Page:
A writer goes Searching For John HughesIn the s, few films resonated with teens as much as those by John Hughes. Portraying teen life in the Chicago suburbs, films like Sixteen Candles and The Breakfast Club coupled humor with angst to portray the bittersweet experience of adolescence. The result is mixed, as Diamond combines incautious candor and self-pity in his arduous decade-long adventure. His first project: a biography of John Hughes. But Diamond soon lets this obsession consume him. Diamond often permits his self-pity to get the best of him, endlessly recounting moments of rejection—from editors, agents, parents, friends—which finally wear the reader down.
Data Protection Choices
Jason Diamond and I passed like two sinking ships in the night. At basically the same age and location during the '80s and '90s on the North Shore of Chicago, we each grew up suffering the indignity of abusive parental units and a constant feeling of genuinely not belonging amongst our peers. We experimented with being bad Like Diamond, I sought refuge among punks. Like Diamond, I was deeply interested in the fact that John Hughes, writer and director of several of the unarguably best and most timeless teen movies ever made, lived among us. You might run into him at the Jewel-Osco. He might be getting gas at the 7-Eleven.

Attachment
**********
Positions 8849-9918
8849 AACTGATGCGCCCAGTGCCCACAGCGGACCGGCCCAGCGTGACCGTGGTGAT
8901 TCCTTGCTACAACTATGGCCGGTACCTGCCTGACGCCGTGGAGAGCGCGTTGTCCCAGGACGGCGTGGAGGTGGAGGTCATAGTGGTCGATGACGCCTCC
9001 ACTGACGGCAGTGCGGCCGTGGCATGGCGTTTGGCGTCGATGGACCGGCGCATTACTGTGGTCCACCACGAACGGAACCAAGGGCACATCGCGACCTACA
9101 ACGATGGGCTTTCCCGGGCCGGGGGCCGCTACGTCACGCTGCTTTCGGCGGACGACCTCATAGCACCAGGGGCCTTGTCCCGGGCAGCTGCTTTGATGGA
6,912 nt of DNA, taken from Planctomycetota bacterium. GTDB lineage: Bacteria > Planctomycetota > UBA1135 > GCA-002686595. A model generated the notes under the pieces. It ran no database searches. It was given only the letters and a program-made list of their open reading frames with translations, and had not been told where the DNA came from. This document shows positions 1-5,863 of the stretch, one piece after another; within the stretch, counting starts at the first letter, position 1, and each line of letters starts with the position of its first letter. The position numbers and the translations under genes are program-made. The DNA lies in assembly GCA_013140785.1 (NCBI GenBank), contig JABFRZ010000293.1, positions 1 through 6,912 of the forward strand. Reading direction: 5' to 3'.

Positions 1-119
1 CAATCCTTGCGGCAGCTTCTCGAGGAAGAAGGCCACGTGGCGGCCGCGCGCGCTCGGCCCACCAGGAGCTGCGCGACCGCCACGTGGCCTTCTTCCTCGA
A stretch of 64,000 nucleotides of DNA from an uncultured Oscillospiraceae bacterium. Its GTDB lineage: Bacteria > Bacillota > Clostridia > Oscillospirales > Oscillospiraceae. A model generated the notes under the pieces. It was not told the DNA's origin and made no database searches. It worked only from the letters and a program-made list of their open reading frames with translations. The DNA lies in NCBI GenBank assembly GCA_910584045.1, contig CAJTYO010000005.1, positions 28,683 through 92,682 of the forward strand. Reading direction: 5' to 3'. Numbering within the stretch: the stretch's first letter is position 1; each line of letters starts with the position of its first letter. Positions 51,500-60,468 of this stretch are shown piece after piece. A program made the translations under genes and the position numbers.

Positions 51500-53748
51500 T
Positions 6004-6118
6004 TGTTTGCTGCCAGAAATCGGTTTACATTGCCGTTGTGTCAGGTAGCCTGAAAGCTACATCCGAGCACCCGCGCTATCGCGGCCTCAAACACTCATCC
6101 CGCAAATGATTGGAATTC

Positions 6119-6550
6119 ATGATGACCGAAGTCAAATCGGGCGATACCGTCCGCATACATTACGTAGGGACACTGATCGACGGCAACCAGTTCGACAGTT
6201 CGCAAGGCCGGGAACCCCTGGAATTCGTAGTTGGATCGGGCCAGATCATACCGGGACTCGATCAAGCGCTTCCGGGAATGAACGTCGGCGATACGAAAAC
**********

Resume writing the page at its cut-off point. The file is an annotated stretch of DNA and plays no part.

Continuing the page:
See a Problem?
Dnf around p. Nothing there either. Thus the abandonment. The following reviews sum up my experience. Goodreads helps you keep track of books you want to read.
Being born in , I pretty much grew up with John Hughes films. Diamond, a former Chicagoan like Hughes, fills his book with analysis and memories of the movies he grew up with and wanted to live in. During that period, he also spends a lot of time in coffee shops writing, struggling to decide exactly what it is he wants to create. He works on the Hughes biography for years, and sections of it are included here. This book, while Hughes-centered in places, works best as the story of a budding artist trying to find his way. I got increasingly frustrated at the several near misses with meeting Hughes and the many moments where Diamond backed out of talking to people with real ties to the filmmaker.
I had been on kind of a losing streak professionally, and I was feeling really defeated about a lot of things. I got to thinking about the last time I had felt so down, or if there was something I could recall that was even worse. And I immediately clicked back to when I came to this realization after several years that I'd been trying to write a book that I had no business writing. It's a pretty hard thing to accept. So that started making me feel a little better, and I started thinking, "Maybe I should write about that. I wanted to write something like that, because that's how I looked at my life for those couple of years. When I started talking to editors, the one I liked the most was like, "I want to know about your entire life," and honestly, [the idea] had never even dawned on me until that moment.